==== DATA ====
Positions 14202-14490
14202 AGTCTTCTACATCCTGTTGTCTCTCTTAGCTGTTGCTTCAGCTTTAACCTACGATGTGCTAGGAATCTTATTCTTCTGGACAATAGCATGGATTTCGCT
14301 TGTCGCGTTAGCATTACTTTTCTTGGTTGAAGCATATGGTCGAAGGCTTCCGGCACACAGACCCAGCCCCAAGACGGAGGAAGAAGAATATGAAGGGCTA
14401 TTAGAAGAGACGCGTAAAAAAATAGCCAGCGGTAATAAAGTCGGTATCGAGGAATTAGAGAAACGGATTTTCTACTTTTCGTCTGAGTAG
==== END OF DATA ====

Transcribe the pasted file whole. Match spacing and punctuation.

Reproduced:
Positions 14202-14490
14202 AGTCTTCTACATCCTGTTGTCTCTCTTAGCTGTTGCTTCAGCTTTAACCTACGATGTGCTAGGAATCTTATTCTTCTGGACAATAGCATGGATTTCGCT
14301 TGTCGCGTTAGCATTACTTTTCTTGGTTGAAGCATATGGTCGAAGGCTTCCGGCACACAGACCCAGCCCCAAGACGGAGGAAGAAGAATATGAAGGGCTA
14401 TTAGAAGAGACGCGTAAAAAAATAGCCAGCGGTAATAAAGTCGGTATCGAGGAATTAGAGAAACGGATTTTCTACTTTTCGTCTGAGTAG